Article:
And on top of that, I need for my partner to share with me right back, to deepen that bond.
But unlike being slow to get intimate with people, dating women is new territory for me. Earlier this year, I finally started confiding to friends that in addition to falling on the asexual spectrum, I also identify as queer. While I have always felt drawn to some women, I spent most of my 20s undermining my own feelings and dismissing them. It wasn’t until after I turned 30 and was living in Portland, Ore., a city with few (or rather, fewer) hang-ups about attraction and identity, that I really started coming to terms with my queer identity.
This revelation came after a slew of crushes on masculine-leaning comedians who talked honestly about trauma, letting their audiences get to know them. Tig Notaro, star of Amazon’s One Mississippi, opened up about her breast cancer diagnosis in a 2014 stand-up special. Fans heralded her as brave. I thought I’d met the love of my life.
But coming out to yourself can be difficult when you’re starting years behind most other women you know. Entering the fourth decade of my life, it felt as if the opportunity had already passed me by. I’d had 15 years of experience with men. Much of it had been a disaster, including two failed live-in relationships and a brief stint with a borderline alcoholic, but it was all I knew. Even though I’d lost interest in the idea of growing old with a man, the thought of making the change to women felt overwhelming.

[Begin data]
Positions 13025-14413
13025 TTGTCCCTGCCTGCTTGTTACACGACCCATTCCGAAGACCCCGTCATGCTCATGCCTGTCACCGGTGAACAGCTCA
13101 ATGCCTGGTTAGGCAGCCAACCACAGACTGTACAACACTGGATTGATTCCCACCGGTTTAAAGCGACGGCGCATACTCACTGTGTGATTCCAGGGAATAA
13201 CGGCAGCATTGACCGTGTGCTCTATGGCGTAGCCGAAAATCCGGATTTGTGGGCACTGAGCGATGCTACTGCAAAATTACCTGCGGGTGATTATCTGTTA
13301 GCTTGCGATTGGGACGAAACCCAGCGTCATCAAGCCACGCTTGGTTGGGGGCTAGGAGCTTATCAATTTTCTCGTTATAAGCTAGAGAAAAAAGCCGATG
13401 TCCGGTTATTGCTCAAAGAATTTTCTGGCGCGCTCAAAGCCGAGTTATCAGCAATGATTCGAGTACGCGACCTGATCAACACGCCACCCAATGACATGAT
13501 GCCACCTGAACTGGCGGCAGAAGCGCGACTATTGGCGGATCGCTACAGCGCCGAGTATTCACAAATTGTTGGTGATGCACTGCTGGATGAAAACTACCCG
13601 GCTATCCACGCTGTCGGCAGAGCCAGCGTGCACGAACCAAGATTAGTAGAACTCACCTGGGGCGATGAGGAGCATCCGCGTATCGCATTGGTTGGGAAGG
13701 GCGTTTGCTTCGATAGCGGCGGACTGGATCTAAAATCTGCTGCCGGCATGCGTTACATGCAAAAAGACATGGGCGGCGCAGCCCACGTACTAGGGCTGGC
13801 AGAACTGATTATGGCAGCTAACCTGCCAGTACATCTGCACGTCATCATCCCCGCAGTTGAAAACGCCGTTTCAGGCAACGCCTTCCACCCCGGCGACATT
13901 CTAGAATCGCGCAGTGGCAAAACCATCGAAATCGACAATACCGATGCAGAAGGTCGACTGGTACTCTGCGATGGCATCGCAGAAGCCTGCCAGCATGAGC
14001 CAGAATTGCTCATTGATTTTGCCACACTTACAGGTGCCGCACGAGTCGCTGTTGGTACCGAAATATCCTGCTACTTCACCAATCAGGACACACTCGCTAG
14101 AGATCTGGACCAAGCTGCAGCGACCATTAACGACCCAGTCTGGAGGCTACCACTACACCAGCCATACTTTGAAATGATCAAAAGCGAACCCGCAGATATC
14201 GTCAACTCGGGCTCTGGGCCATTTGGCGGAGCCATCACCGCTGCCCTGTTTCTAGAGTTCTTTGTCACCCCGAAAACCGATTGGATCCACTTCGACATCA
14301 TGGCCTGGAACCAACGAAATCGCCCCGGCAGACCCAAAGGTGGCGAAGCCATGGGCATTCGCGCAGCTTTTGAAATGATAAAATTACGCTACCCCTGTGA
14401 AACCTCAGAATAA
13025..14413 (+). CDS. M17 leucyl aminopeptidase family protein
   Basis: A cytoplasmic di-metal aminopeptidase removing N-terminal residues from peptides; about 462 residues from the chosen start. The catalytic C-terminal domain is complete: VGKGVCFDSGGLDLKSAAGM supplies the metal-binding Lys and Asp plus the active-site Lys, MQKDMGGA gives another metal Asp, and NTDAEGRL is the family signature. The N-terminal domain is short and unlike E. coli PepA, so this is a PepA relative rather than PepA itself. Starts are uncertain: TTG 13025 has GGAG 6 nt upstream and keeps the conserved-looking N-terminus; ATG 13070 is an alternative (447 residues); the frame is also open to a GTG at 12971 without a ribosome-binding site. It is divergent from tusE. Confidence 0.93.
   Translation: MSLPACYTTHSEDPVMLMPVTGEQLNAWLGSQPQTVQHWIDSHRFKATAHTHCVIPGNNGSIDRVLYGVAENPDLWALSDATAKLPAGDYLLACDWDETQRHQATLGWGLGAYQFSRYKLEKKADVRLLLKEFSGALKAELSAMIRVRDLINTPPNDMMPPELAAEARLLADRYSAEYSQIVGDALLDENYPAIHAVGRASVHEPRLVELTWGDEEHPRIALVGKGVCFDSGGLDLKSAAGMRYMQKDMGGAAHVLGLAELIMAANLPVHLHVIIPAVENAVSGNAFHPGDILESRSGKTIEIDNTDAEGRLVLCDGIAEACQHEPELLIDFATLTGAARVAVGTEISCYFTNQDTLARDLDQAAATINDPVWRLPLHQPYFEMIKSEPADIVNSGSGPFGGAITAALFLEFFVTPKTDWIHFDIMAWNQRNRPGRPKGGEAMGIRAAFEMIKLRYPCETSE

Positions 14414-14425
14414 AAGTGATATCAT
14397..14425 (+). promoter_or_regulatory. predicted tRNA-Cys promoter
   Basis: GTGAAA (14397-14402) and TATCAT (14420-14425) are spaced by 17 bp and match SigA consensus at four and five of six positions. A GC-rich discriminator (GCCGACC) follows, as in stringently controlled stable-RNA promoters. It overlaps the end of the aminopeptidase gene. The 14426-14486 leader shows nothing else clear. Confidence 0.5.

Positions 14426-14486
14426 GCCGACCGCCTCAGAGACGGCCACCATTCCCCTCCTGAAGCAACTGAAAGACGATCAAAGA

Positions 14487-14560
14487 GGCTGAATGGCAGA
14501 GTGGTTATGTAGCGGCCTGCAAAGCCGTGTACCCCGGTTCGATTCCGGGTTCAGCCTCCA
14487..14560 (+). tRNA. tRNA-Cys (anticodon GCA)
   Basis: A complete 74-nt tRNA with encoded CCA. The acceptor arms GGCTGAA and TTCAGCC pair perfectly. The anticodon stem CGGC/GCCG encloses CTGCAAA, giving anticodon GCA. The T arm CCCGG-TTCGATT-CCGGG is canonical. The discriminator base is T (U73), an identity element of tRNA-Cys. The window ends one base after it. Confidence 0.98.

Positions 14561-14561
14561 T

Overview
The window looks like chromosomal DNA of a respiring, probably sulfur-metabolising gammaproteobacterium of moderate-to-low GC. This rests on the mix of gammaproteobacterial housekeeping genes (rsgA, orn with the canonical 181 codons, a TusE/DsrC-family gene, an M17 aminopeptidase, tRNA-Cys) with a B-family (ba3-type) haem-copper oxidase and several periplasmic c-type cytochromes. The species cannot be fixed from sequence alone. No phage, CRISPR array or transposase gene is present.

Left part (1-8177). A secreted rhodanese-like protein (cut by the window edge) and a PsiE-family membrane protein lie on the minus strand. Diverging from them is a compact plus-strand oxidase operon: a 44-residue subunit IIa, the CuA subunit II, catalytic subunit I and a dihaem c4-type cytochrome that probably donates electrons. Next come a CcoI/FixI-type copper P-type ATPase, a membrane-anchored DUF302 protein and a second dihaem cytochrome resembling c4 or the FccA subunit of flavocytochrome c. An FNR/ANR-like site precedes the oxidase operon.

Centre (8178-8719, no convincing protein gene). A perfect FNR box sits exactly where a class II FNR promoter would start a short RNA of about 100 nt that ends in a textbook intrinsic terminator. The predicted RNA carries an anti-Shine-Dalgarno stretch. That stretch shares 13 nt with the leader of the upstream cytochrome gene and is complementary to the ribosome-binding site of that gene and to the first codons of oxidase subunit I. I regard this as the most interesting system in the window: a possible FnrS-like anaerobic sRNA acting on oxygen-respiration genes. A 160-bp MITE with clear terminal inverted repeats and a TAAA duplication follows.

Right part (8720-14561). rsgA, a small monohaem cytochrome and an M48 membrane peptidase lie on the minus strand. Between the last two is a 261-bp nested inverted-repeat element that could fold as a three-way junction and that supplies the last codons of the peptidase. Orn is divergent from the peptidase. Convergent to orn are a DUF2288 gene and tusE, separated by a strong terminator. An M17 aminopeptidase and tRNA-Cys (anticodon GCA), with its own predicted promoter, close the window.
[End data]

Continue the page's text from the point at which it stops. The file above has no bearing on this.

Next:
But I couldn’t stop thinking about it.
A couple of weeks ago I got coffee with an old friend, Alysse, whom I met while working at a daily deals website; it was the kind of company that offered 20 percent savings on foot massages and semi-luxury cruises on the Chicago River. I knew from Facebook that she’d recently started dating a woman. I had felt so much envy, looking at photos of them together at one of her fashion events, beaming side by side. From what I gathered through online sleuthing, this was Alysse’s first serious relationship with a woman.
“I just think it’s too late for me,” I admitted, my envy spilling over into confession.
Alysse wasn’t convinced. “If you feel that way, you need to go for it,” she said. “Go find yourself a nice butch lesbian.”
My old friend told me she’d known after her last serious relationship with a man that she needed to finally explore what she had kept putting off for years. She didn’t start dating until she was ready, working up to it slowly.
I know she was talking about dipping that first toe into the lady pond, but it resonated with me on multiple levelsboth as a queer person and someone on the asexual spectrum. As someone who is relatively new to the demisexuality label (I identified publicly in an op-ed last year), I’m going to have to be comfortable with going at my own pacewithout apologizing for how I experience intimacy. And if others aren’t willing to wait, I’m learning not to take it personally. We all have to live our own truths the best way we know how.
Everyone has at least one thing about them that we’re terrified to share. Maybe we feel it means that we won’t be invited back for another round of interviews. Even worse, we may fear it makes us unlovable. But whatever it is, your information is yours to dispense. And if you want, you can wait to share those deepest parts of yourself with a stranger until they’re not a stranger anymore.
Or you can always just be brazen and shout it from the digital rooftops of the internet. Maybe you’ll luck out and go on a date with someone who googles your byline first.